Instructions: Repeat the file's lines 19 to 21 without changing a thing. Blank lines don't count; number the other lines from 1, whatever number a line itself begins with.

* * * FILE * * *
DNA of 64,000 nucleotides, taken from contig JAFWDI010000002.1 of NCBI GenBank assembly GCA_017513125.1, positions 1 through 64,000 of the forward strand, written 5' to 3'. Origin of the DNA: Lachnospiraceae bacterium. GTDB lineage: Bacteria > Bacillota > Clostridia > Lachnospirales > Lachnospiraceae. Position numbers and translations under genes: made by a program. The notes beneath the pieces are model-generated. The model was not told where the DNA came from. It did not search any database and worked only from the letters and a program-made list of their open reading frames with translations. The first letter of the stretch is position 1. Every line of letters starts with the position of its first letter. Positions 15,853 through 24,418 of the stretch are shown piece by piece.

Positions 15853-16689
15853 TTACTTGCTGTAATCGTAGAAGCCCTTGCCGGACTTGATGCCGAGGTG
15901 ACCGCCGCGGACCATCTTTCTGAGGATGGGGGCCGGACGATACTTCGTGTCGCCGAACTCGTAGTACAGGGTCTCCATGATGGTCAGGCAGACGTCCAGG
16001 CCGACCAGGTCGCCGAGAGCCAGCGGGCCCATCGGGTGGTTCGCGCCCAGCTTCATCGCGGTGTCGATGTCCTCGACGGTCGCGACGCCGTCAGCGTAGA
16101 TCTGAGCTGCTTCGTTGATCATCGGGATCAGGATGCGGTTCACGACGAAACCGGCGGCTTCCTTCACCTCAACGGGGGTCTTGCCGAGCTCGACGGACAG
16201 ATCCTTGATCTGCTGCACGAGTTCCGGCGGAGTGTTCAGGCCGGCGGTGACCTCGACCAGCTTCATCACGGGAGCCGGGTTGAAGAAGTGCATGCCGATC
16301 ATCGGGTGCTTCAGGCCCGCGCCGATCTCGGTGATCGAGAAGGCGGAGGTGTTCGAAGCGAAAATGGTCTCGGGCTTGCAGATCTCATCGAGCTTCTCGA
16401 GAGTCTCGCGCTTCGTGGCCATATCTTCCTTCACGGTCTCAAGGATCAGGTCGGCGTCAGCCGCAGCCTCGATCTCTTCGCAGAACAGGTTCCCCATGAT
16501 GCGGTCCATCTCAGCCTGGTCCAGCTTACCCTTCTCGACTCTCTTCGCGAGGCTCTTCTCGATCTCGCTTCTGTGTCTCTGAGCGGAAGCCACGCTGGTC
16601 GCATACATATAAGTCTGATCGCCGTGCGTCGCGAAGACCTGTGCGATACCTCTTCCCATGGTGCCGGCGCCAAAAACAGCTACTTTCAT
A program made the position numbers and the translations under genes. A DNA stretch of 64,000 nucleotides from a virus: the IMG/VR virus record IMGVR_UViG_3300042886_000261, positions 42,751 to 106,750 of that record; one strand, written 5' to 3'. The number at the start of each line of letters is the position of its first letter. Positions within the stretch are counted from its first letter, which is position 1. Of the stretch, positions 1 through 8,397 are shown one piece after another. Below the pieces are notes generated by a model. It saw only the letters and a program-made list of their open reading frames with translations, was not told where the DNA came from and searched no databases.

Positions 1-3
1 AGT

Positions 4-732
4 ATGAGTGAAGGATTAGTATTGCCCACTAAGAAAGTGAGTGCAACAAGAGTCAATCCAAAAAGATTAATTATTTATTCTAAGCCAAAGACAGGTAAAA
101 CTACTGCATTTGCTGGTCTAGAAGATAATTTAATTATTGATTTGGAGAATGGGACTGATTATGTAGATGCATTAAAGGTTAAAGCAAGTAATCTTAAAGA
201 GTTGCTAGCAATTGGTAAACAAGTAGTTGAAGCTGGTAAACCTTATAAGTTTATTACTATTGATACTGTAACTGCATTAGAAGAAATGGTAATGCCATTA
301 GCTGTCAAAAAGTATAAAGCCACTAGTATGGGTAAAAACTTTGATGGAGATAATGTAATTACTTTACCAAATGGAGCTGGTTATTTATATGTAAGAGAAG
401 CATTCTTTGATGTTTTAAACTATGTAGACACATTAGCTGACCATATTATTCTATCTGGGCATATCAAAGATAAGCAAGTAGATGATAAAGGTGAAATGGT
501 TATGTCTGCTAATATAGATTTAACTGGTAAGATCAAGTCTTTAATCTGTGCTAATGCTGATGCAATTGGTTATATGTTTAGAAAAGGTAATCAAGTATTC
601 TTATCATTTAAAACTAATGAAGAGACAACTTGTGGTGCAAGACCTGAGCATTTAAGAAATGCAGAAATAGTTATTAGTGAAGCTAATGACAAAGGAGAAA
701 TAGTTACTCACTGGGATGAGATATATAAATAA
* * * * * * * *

301 GCTGTCAAAAAGTATAAAGCCACTAGTATGGGTAAAAACTTTGATGGAGATAATGTAATTACTTTACCAAATGGAGCTGGTTATTTATATGTAAGAGAAG
401 CATTCTTTGATGTTTTAAACTATGTAGACACATTAGCTGACCATATTATTCTATCTGGGCATATCAAAGATAAGCAAGTAGATGATAAAGGTGAAATGGT
501 TATGTCTGCTAATATAGATTTAACTGGTAAGATCAAGTCTTTAATCTGTGCTAATGCTGATGCAATTGGTTATATGTTTAGAAAAGGTAATCAAGTATTC